PROMOTING ACCESS TO AFRICAN RESEARCH

West African Journal of Applied Ecology

Log in or Register to get access to full text downloads.

Remember me or Register



Assessment of plant communities' pattern and diversity along a land use gradient in W Biosphere Reserve, Benin Republic

L. G. Houessou, A. M. Lykke, O. S. Teka, A. C. Adomou, M. Oumorou, B. Sinsin

Abstract


Human disturbance on vegetation is an important concern in biodiversity conservation. In this study we assessed how anthropogenic disturbance affected plant communities pattern, diversity, life form and chorotype composition along a land use gradient. Vegetation relevés were performed along a land use gradient (park-buffer zone-communal land) at W Biosphere Reserve in Benin. Non-metric multidimensional scaling (NMS) was used to assess plant communities patterns. Indicator species were determined for each plant community and land use. Plant community diversity, life forms and chorotypes composition were assessed and compared among land uses using one-way analysis of variance. NMS ordination showed a good separation between relevés of the park and those from the communal land while relevés of buffer zone were mixed within the park and communal land relevés. There was no significant difference between species richness among land uses types (F = 0.68; p = 0.529, ANOVA test at a level of significance of 5%). The Pielou evenness for the plant communities was higher in the park (E= 0.69±0.04) and buffer zone (E = 0.61±0.13) than in the communal lands (E = 0.44±0.02) while Shannon index showed no clear pattern along land use gradient. Therophytes abundance was significantly higher in the communal land while hemicryptophytes abundance was significantly higher in the park. Wide-distributed species abundance was significantly higher in the communal land whilst Sudanian species showed significantly higher abundance in the park. We concluded that monitoring of the indicator species of the plant communities and their traits are relevant tools for managers to follow-up changes in plant communities.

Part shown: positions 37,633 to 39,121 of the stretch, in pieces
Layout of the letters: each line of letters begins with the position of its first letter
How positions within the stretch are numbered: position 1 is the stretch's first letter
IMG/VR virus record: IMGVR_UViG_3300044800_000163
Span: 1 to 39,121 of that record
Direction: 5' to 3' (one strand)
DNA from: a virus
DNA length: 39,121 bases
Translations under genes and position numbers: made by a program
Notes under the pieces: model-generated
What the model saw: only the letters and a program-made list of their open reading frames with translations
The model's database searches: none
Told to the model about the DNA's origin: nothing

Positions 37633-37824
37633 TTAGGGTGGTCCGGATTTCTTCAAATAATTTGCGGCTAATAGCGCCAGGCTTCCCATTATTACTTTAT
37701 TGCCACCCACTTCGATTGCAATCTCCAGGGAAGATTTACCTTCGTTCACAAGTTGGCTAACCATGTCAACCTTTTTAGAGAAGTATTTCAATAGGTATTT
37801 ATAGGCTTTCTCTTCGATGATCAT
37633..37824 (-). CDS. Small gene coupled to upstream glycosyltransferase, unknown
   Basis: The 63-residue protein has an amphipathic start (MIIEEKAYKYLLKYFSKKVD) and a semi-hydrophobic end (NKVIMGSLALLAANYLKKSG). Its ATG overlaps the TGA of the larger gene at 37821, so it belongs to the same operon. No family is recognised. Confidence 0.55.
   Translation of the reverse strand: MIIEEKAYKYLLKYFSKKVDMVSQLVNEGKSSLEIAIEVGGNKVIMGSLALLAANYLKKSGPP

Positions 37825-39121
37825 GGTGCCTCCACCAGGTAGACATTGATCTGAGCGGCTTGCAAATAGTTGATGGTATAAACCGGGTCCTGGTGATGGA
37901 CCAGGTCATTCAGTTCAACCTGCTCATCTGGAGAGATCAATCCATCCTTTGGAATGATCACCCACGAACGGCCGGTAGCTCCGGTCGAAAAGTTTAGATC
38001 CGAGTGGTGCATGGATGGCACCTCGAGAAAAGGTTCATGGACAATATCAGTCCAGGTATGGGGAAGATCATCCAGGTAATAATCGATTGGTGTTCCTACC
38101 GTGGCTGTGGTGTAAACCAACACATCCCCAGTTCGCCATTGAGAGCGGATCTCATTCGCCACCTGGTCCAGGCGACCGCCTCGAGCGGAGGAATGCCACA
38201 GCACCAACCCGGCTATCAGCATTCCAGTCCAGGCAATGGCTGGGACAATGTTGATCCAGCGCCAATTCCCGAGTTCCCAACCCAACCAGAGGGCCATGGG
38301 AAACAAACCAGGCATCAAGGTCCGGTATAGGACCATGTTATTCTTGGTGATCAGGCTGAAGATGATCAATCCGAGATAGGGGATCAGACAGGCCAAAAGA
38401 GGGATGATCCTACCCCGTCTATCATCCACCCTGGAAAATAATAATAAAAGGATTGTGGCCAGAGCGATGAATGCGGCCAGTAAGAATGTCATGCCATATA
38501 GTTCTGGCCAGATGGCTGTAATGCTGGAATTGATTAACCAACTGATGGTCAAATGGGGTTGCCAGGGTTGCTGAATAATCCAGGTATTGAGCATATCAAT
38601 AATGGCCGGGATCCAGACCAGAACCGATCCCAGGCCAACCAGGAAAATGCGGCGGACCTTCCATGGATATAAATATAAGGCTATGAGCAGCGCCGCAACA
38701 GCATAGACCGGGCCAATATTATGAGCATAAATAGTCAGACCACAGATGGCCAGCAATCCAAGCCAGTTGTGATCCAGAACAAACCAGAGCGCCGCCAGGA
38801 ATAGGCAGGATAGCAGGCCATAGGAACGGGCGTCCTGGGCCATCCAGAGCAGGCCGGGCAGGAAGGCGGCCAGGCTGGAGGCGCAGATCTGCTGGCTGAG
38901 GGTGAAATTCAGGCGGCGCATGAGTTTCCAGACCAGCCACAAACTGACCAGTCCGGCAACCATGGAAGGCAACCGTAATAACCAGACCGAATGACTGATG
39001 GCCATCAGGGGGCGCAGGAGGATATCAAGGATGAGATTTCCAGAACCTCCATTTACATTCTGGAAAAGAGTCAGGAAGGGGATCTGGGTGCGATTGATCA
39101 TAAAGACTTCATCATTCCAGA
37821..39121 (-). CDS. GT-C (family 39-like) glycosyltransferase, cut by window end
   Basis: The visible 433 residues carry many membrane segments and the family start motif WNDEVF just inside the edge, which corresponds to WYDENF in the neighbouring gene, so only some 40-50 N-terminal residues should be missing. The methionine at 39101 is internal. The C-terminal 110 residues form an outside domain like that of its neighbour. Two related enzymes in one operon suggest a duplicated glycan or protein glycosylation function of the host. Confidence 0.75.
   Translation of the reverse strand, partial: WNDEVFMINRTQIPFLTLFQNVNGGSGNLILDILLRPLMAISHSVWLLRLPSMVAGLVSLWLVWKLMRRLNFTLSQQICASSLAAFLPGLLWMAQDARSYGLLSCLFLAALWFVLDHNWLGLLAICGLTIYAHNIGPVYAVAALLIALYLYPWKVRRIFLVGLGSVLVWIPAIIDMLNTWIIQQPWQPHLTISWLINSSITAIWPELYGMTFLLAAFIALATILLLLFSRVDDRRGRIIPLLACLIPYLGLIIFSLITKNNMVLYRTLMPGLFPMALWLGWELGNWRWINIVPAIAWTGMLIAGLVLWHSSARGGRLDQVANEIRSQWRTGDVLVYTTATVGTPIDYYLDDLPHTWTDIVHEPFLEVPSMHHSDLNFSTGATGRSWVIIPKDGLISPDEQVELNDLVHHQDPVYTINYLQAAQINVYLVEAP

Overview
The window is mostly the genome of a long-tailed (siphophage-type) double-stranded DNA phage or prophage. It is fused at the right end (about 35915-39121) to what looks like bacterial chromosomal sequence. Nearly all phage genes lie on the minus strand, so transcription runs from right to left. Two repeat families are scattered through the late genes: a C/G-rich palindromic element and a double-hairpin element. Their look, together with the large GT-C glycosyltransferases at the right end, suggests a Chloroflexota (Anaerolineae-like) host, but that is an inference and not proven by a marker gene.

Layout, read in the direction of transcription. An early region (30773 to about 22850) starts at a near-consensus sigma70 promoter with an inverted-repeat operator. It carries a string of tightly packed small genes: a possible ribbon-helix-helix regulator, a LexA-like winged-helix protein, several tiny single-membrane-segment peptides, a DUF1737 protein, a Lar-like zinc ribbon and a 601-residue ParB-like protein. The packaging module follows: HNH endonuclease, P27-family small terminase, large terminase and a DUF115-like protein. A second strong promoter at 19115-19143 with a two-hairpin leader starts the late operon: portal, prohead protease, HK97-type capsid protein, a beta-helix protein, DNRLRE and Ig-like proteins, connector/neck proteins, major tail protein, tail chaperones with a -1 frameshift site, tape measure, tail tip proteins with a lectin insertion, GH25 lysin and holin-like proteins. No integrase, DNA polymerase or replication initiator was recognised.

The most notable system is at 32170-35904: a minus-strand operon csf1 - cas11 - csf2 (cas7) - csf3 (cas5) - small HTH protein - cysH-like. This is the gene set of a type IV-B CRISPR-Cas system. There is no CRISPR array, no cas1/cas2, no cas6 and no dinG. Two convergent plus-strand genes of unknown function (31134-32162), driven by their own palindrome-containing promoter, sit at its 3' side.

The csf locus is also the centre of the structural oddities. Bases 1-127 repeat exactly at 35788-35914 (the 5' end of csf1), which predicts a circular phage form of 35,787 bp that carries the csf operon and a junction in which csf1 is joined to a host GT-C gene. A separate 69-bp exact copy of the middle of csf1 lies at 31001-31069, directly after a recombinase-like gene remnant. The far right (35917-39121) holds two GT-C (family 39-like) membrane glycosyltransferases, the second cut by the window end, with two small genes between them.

AJOL African Journals Online